Market segmentation and customisation key to success among diverse customers
Work with your strengths and sales channels for each market
What’s the first thing that comes to mind when someone says “Vitasoy”?
As a green business owner, you might be into natural foods – and you might know Vitasoy as a brand of organic soymilk, with various flavour options and a health-consciousness appeal. You might even know that the company owns several other soy-related brands, including Nasoya and Azumaya tofu products in the US and Unicurd in Singapore.
But in cultures like China, Hong Kong and Latin America, their soymilks – under such names as Calci-Plus, Tsing Sum Zhan and San Sui – are marketed as mainstream household beverages; packages I’ve seen in Latin American markets do not mention the word “organic”.
Vitasoy’s milk is called Soy Milky in Australia – a name that would not go over well in the US.
In short, the same company has very different associations and product lines in various parts of the world.
Let’s stay with green foods for another example: natural breakfast cereals. To a shopper in the UK, Weetabix is a well-known and diverse line of cereals: the regular kind that’s similar to shredded wheat – organic, crispy minis with chocolate, strawberries, peanut butter, or fruit and nuts; baked with golden syrup; chocolate (non-mini); crunchy bran; and then variations made with different grains, such as Oatabix. There’s even an O-shaped imitation of Cheerios. But in the US, it’s unusual to see anything other than the basic biscuits, long known as a green product.
So what’s the point? It’s that large companies – in the green world or in the general consumer marketplace – go after different markets and market differently in different parts of the world, or in different market segments within the same country.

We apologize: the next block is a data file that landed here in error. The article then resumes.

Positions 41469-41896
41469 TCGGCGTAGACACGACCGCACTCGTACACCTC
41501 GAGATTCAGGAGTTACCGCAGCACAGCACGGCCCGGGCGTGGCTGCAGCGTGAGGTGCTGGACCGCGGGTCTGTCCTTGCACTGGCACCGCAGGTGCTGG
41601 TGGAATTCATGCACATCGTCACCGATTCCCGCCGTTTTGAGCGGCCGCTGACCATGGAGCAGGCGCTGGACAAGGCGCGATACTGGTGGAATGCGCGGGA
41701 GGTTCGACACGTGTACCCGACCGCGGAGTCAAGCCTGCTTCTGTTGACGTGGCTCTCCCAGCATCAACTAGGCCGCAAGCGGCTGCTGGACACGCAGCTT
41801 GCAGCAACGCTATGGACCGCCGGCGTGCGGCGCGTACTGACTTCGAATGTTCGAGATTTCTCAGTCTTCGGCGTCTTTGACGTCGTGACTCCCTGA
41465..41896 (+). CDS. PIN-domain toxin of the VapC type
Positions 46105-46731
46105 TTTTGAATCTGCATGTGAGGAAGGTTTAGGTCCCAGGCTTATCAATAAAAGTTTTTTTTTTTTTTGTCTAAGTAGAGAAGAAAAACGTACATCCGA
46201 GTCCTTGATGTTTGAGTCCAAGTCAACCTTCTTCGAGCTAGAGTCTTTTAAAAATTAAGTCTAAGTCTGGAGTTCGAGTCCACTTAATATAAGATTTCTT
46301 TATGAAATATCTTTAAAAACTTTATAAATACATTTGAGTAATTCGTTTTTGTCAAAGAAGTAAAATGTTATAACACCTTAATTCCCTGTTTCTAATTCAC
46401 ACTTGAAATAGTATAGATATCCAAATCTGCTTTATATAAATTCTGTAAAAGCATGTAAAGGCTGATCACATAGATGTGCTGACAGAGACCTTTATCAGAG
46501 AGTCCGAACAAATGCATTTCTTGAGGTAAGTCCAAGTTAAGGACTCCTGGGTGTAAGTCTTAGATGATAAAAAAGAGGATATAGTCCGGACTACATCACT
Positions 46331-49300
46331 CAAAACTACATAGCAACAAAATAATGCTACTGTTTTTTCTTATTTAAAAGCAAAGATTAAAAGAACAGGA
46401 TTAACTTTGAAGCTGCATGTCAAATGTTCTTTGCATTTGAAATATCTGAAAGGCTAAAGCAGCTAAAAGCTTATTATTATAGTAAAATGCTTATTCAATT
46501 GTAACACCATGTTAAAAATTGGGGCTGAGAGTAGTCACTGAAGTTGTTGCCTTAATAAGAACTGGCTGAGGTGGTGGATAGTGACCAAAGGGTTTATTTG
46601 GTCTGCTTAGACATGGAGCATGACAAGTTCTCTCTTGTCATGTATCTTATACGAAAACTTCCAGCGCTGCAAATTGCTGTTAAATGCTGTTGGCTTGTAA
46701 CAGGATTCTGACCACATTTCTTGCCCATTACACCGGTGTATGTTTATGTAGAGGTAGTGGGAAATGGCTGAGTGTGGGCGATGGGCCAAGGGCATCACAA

In fact, smart companies segment much more closely than by country. Within 16 km of my house, the same supermarket chain has stores in four communities. Walking the aisles, you’d think they were different companies entirely. Two are geared toward the adventurous tastes of healthy-living folks in the nearby college towns, with a lot of natural products, green packaging, exotic local fruits and vegetables, and so on. And one of those, in a more international community, has an Asian foods section that’s bigger than some Asian grocery stores. One of the others, in a heavily Hispanic neighbourhood, has a product selection geared to Puerto Rican tastes. And the fourth, in a working-class city that hosts a large military base, is the land of packaged, bland convenience foods catering to a burger-and-pasta-salad crowd. It would be hard to find anything organic on that store’s shelves.
You’ll find examples of this kind of segmentation in industry after industry. Even something like book cover design will be startlingly different for the same book in different parts of the world.
Thanks to globalisation, most businesses today must consider different markets and culture in order to adapt and build relevant brands internationally (photo credit: istockphoto)
You may not be a giant multinational company with resources to create different product variations all over the world, but these days, all of us are global businesses. As a green marketing consultant and copywriter working solo from a farmhouse in the northeastern US, I’ve not only served clients from all parts of my own country, but also all across Asia and Europe. And this column is read in Australia and Asia, as well as in the US.
If an international client comes to me to reach the green market in the US, that’s easy for me. But if that client wants to reach an audience in a different market, I have to find ways to put myself in the mindset of a potential customer who thinks very differently from me, and that can be a challenge.
For me, the way around this is to focus on the slices of the market that play to my core strengths. For instance, if a company wants to reach the green consumer, or market green products and services to either green or non-green audiences, my subject knowledge is strong enough to make up for the cultural differences.
If you want to go into different markets, ask yourself questions like these:
• What do you offer that a customer can’t find at home already?
• How will you deal with shipping, customs and tariff costs, and will you be able to compete after factoring those in?
• Who will sell and service your products in that country?
• How might a tweak in the product, packaging or marketing make it more attractive in that market?
• How does entering this far-away market make the world better or address environmental and social problems – and how can you use that commitment in your marketing?